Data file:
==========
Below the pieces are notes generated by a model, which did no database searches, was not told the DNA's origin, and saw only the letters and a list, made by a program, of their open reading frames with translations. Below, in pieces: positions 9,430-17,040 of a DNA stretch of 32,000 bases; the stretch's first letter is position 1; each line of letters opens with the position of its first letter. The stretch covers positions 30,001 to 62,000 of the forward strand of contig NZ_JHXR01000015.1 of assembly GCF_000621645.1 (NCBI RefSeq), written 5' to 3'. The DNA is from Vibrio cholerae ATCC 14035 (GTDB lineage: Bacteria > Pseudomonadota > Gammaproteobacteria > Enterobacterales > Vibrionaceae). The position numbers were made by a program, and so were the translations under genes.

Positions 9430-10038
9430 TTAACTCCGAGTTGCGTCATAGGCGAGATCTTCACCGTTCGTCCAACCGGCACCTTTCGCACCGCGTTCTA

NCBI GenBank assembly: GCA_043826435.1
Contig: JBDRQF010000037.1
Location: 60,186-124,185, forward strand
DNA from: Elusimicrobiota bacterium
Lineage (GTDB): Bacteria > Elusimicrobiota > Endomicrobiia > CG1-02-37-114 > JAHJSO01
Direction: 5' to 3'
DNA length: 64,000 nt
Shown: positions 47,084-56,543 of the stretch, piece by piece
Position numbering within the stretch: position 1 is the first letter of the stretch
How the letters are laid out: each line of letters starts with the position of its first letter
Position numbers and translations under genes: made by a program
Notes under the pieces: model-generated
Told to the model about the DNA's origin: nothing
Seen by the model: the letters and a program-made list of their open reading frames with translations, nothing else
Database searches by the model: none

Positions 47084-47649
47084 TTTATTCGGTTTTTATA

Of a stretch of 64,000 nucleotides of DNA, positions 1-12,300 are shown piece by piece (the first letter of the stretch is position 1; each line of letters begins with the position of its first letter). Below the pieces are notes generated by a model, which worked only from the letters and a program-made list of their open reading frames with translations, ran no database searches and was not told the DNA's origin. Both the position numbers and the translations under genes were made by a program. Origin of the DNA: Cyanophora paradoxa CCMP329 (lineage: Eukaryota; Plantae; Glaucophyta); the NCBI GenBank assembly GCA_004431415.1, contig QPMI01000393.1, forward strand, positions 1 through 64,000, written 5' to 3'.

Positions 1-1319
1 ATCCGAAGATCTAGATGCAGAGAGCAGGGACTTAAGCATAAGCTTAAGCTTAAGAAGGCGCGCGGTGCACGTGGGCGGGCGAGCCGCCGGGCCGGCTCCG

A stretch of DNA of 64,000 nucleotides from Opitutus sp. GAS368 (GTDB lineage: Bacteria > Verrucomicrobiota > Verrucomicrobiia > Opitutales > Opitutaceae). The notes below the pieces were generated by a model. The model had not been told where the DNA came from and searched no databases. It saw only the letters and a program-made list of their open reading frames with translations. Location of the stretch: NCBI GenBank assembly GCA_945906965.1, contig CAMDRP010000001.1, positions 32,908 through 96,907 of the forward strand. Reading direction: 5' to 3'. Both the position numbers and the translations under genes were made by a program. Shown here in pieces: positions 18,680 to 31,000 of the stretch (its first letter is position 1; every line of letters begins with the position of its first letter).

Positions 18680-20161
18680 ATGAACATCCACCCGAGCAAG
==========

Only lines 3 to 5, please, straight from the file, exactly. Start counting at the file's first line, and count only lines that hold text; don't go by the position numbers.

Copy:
9430 TTAACTCCGAGTTGCGTCATAGGCGAGATCTTCACCGTTCGTCCAACCGGCACCTTTCGCACCGCGTTCTA

NCBI GenBank assembly: GCA_043826435.1
Contig: JBDRQF010000037.1